BSN vs ASN in Nursing: What’s the Difference?

Posted by Dina Francis on Tue, Dec 09, 2014

You know you need a degree in nursing to solidify your career and bolster your earning potential, but when it comes to BSN vs ASN, you can’t decide what makes sense. You may think you understand the key differences (program cost, time investment, advanced skills), but you’ll probably be surprised to learn how these two credentials actually stack up against each other—especially at a time when BSN bridge programs are changing the rules in nursing preparation.

Here’s a quick look at some of the most important differences:

Broader Skills and Knowledge

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Tags: bsn programs

RN vs. LPN Discrimination: 4 Ways to Deal with Disrespect

Posted by Dina Francis on Mon, Nov 24, 2014

If you’re an LPN or an LVN, you’ve probably encountered this problem before: clueless people who don’t understand your title. They think you’re not smart enough or ambitious enough to be a “real nurse.”  They assume you won’t be able to answer their questions. They don’t respect the time you’ve invested in earning your title. And they’re completely unaware that you perform many of the same exact job duties as the RNs on your team.

How can you deal with an RN vs. LPN mentality and the lack of appreciation? Here are four suggestions:


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Tags: nursing programs

7 Things BSN Programs Won’t Teach You

Posted by Dina Francis on Wed, Nov 12, 2014

Today’s RN and BSN programs are better than ever before . With online options, accelerated options, even credit-by-exam programs that can help you bypass long, drawn-out coursework, there are dozens of reasons why BSN programs make sense for your nursing career.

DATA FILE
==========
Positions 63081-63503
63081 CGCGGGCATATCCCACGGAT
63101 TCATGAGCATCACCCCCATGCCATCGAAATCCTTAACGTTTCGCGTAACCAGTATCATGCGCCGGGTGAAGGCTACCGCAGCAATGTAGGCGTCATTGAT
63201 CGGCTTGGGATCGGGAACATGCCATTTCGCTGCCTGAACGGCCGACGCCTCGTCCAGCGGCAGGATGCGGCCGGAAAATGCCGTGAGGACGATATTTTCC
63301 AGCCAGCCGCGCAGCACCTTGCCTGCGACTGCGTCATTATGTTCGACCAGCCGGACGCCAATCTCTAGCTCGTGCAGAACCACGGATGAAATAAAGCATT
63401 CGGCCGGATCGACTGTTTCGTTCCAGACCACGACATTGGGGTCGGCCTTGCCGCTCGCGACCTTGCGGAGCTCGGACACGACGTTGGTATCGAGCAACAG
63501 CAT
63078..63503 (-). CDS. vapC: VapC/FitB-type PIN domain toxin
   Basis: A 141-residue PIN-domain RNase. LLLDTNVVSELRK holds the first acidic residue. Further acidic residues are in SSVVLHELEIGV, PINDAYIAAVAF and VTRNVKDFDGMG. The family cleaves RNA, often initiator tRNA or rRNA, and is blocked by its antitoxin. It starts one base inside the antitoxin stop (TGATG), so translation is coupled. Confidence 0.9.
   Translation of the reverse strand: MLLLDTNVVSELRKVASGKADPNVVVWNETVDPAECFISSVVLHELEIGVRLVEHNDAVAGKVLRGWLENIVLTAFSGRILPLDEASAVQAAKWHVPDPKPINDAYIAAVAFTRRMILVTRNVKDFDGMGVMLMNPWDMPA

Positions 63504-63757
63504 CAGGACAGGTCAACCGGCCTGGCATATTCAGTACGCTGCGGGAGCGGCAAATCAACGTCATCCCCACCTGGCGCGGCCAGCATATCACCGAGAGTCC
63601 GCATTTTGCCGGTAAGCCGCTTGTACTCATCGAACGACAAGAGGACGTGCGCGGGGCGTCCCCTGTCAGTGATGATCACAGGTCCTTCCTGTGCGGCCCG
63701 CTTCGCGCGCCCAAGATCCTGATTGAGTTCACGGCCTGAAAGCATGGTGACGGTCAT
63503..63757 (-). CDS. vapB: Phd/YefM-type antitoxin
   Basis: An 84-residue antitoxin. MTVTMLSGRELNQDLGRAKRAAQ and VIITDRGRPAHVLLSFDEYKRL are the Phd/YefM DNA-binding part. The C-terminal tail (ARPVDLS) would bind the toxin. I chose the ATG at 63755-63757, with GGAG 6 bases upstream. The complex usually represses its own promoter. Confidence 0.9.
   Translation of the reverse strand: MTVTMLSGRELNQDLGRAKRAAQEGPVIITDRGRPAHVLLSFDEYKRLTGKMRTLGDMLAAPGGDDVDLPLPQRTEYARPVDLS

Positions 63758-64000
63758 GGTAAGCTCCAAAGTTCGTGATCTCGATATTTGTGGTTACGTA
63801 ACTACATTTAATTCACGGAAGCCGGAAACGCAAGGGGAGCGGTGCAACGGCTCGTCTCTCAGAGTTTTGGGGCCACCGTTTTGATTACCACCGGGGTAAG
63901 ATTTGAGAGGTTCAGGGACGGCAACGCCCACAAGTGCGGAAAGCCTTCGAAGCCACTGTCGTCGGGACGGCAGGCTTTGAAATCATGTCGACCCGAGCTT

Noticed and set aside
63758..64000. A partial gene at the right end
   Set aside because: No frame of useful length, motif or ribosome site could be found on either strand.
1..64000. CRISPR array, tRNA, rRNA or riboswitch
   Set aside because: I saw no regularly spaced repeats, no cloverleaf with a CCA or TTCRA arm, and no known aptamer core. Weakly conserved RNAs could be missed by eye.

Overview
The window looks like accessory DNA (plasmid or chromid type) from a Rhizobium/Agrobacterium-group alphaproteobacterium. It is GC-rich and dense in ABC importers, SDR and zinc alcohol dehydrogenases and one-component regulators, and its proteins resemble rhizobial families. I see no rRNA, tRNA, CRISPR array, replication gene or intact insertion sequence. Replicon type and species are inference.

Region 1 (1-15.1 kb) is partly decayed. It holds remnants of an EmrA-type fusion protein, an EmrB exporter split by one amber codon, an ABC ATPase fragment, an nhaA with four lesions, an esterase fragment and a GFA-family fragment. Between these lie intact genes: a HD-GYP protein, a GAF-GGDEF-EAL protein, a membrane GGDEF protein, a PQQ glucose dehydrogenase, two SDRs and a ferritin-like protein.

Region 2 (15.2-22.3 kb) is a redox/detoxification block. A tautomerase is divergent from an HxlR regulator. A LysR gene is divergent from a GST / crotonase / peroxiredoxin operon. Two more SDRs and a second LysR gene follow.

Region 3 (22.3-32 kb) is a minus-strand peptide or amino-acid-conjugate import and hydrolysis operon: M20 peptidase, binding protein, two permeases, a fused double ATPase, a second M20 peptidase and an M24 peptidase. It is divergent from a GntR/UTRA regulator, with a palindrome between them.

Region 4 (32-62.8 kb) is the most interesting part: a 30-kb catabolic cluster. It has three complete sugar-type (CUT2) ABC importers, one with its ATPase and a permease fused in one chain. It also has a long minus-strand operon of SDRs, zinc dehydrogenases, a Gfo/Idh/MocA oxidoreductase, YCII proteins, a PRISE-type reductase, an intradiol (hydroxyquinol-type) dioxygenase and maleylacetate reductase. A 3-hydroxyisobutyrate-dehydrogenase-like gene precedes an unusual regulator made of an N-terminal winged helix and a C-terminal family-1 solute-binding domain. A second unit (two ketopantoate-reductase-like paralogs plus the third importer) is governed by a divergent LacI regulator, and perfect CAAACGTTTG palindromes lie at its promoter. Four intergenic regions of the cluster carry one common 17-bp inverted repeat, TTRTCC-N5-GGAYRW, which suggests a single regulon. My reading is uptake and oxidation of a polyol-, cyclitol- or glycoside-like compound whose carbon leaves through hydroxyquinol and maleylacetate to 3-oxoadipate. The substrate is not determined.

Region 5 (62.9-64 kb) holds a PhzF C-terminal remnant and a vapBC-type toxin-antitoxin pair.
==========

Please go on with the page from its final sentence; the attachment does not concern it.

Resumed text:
As a nursing student, you’ll study anatomy and physiology, chemistry, microbiology, psychology, math and more. What’s missing from that curriculum?  A long list of everyday realities and practical nursing lessons that aren’t written in any textbook. Here are seven:


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Tags: bsn programs, RN programs

Lots to Love About Accelerated Nursing Programs in Boston

Posted by Dina Francis on Thu, Aug 21, 2014

Nursing is a rapidly expanding, highly desirable area of the healthcare industry. During the past three decades, the number of employed nurses in the United States has increased more than 100 percent. With so much expansion in the profession, it’s not hard for nursing school graduates to find positions in preferred work settings (e.g. medical clinics, hospitals, senior living facilities, and other residential care outlets) in many areas of the country.

Boston, Massachusetts—in particular—offers an exciting array of job opportunities. Many of these roles come with competitive benefits and salaries. In 2012, the median pay for a registered nurse was just under $65,500, which works out to around $31 per hour. But Massachusetts is actually listed second, among the country’s top-paying states for nursing, according to the U.S. Bureau of Labor Statistics. In Massachusetts, the annual mean wage for registered nurses is upwards of $86,000.

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Tags: accelerated nursing programs, Campus Locations

A Day in the Life: Accelerated Nursing Programs in NY or NJ

Posted by Dina Francis on Wed, Aug 13, 2014

What’s it like to experience accelerated nursing programs in NY? That depends on what you mean by “accelerated.” Because fast-track nursing programs don’t look the same at every institution. In many cases, they’re designed for specific types of students.

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Tags: accelerated nursing programs, Campus Locations